An automated script runs
shutdown -r now on a machine, and after a 30s delay, uses ping to determine when the machine is available. I've recently switched the OS from Centos 5 to Oracle Linux 6 and found the behaviour of ping has changed.
I use ping with both a count (-c10), deadline (-w360) and delay (-W1) which should wait up to five minutes for ten successful replies from the machine.
I observe my own machine generating
Destination Host Unreachable messages after 30 seconds that cause
ping to exit after 3 errors ie. well before my desired deadline value. E.g. example exiting after ~37 seconds:
[cs@bst1 ~]# time ping -c10 -w360 -W1 hostother; echo $? PING hostother (10.210.51.155) 56(84) bytes of data. From bst1 (10.210.51.139) icmp_seq=36 Destination Host Unreachable From bst1 (10.210.51.139) icmp_seq=37 Destination Host Unreachable From bst1 (10.210.51.139) icmp_seq=38 Destination Host Unreachable --- hostother ping statistics --- 38 packets transmitted, 0 received, +3 errors, 100% packet loss, time 37008ms pipe 3 real 0m37.010s user 0m0.001s sys 0m0.000s 1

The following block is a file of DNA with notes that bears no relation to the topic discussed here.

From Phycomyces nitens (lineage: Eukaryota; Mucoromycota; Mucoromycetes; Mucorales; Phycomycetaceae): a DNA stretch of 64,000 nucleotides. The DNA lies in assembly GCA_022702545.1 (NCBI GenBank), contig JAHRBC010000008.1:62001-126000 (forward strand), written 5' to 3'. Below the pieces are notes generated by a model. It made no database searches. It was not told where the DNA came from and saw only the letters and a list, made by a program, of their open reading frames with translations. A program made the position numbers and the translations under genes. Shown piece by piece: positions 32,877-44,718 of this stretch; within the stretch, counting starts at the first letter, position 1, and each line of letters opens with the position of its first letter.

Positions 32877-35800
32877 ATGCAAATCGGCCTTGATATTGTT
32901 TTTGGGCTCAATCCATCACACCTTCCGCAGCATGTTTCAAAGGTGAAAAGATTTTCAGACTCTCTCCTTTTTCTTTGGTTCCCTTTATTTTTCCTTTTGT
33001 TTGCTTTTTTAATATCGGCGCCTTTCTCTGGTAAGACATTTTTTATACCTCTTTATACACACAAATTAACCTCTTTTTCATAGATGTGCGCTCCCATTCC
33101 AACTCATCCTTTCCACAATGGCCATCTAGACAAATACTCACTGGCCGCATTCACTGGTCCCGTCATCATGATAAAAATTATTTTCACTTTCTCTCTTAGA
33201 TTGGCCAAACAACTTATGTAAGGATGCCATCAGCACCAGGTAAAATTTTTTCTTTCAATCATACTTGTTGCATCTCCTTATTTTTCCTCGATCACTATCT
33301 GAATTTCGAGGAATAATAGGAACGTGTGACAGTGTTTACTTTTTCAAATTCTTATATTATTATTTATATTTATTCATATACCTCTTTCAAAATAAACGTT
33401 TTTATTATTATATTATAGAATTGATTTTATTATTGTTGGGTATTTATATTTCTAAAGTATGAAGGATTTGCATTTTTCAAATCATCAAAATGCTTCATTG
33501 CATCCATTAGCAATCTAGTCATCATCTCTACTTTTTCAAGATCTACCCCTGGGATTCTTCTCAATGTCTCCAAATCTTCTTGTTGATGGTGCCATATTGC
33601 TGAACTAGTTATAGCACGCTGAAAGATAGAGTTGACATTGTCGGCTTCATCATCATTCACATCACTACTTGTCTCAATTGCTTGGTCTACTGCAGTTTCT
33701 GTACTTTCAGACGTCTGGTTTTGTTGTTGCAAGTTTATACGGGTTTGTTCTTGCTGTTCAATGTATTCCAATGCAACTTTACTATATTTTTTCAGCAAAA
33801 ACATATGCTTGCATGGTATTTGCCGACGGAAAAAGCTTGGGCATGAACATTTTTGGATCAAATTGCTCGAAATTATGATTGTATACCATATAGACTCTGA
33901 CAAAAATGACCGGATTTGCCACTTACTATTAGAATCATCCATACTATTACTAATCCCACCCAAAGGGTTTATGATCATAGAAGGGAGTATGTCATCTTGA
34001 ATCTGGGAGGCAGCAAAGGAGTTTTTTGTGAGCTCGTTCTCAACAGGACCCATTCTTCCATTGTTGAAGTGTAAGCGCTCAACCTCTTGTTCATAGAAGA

This seems to conflict with
If ping does not receive any reply packets at all it will exit with code 1. If a packet count and deadline are both specified, and fewer than count packets are received by the time the deadline has arrived, it will also exit with code 1. On other error it exits with code 2. Otherwise it exits with code 0. This makes it possible to use the exit code to see if a host is alive or not.
1) Is the behaviour of ping in the face of ICMP errors consistent with the man page? It seems the return code should be 2 under error conditions.
2) Is it possible to prevent my own machine from jumping in with these
Destination Host Unreachable messages?
If I re-run ping a few times, it eventually sees the host and exits cleanly (return code 0).